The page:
Did you add on extra freewheel diode across the load?
Yeah like that.
I didnt.. I do have one now though.
Any progress on this experiment?
Sorry, not had much time on the car recently.
I have wired the SSR with the Aux11 pin on the Link GTR expansion header switching pin 86 to ground. The SSR just takes one 12v input from switched/ignition and switches the high side of the solenoid which is grounded to the body. On the GTR this is made easier because the consult port under the dash has both 12v ignition source (from the same fuse as normally feeds the HICAS ecu) and a test point for the power steering solenoid output from the HICAS.
I haven't yet enabled Aux11 though. I have been reading about managing flyback. A simple 4007 diode reverse biased across the solenoid would help, and at 120Hz I suspect thay would work. However I took the HICAS ecu apart to see how nissan do it. From what I can see there is massive power transistor, and a 1/2w 0.5ohm power resistor in series with a diode together across the load. It is possible there is a capacitor in there too, making a rcd snubber circuit but I can't quite follow the traces.
I think I have established the SSR doesn't have a diode between the output and ground other than the body diode on the mosfet which will get very hot passing 2amps and potentially let the magic smoke out. So a diode at least is a must, either under the car at the solenoid itself, or easier, up between the SSR output pin and ground pin. You always read flyback should be at the load but nissan had it at the ecu so thay will be good enough for me. Then I just need to assess if I want a power resistor in there too, I don't have one to hand, and I'd be guessing the spec, so that adds a little hassle.
ok Aux 11 is no good as it doesnt do pwm.
the only other aux outputs presented on the expansion headers are aux 7 and 8 do but they are already used, CEL and boost ctrl solenoid. both are also connected to the factory pins for those functions on the eccs connector so cant be reassigned easily.
so I'll use Aux 1 which is wired to pin 106 on the eccs connector on the gtr link pnp. This is meant for fuel pump control but that isn't set up on my car so it is free, and there is a second pwm capable aux out assigned to the other fuel pump control pin on the eccs if I want to pwm the pump in future.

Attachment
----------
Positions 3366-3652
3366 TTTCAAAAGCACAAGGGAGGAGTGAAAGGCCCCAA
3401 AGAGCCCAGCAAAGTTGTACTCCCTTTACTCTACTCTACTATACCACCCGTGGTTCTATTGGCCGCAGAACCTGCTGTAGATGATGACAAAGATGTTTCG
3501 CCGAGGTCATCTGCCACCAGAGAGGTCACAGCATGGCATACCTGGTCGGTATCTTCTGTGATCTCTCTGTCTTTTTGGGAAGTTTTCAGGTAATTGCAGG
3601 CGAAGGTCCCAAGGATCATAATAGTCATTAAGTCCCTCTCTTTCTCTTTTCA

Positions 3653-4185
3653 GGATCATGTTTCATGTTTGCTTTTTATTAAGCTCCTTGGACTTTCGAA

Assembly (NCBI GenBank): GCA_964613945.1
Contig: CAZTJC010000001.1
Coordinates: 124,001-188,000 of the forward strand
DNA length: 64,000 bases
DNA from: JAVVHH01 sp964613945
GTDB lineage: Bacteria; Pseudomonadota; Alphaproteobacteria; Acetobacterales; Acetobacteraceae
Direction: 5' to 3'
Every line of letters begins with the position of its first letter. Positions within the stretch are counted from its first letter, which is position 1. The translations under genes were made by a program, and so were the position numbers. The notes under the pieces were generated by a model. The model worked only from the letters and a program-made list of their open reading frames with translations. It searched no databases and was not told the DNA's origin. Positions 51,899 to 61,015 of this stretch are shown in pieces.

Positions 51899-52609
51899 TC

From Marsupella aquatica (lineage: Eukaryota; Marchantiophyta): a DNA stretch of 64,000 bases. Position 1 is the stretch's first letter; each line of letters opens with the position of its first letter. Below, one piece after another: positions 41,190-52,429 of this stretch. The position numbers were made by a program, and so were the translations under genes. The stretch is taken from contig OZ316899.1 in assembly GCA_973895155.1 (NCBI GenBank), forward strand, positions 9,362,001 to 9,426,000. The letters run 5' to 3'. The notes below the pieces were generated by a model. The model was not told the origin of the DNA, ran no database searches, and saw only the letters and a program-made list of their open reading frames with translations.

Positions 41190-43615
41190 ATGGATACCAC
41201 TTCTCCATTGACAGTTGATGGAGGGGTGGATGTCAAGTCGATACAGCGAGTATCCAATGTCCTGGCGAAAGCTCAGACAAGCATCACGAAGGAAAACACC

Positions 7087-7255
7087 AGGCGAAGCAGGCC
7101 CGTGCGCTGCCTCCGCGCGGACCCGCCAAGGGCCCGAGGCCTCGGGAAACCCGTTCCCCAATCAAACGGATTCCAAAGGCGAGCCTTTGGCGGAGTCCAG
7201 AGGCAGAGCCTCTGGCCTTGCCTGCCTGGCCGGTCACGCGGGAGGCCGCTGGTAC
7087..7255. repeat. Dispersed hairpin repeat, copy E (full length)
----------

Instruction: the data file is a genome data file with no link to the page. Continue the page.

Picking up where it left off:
Progress, popped out at lunch today and wired the ssr switching ground into Aux 2 on pin 104. Meant to do Aux 1 but cut the wrong wire, never mind, same idea. Setup a basic gp pwm output in pc link, with a sibgle "control" of rpm>150. With a basic two step cal table; 0kph=100%, 20kph=40%.
It works! I just need to recharge my battery power scope to check the diode is doing its job and confirm the effective pwm control range of the solenoid and ssr.
After 15mins idling on the driveway with 100% pwm or in other words 3amps (12v / 4ohms) going through the ssr and solenoid, the ssr was cold still and the solenoid was very hot to touch. Dialing back the pwm should help. It may be that the hicas only drives it at an maximum (mean) of say 6v or 1.5amps and that is enough to fully open the valve and any more than that and the solenoid coil is just acting as a heater.
Oh! you are back :)
Interesting. one should really scope the solenoid in the systems stock form to see what the module does normaly. Maybe it doesnt work its ass of unless you turn the steeringwheel, but is idleling at say 60% until you do. (just an example). Also it could be that there is no difference in output between say 90% and 100%. Which would let the solenoid run cooler but still do the same work.
Yes i think 100% may be beyond the effective range of contril for the solenoid, and perhaps the SSR too. The service manual says in the hicas "failsafe" mode the voltage should measure 4v so 33% duty. This is what cars that have had hicas disabled will run (most cars) and is a quite nice weight of steering.
50% DC seems to give as much power assistance as 100% without overheating the solenoid, so I've set it up to run 50% at 0 kph and 30% at 20kph. I'll drive it like that for a while and see how it goes. I've put my scope on the output of the SSR and the waveform looks fine so I guess the little 1N4007 flyback diode is doing it's job.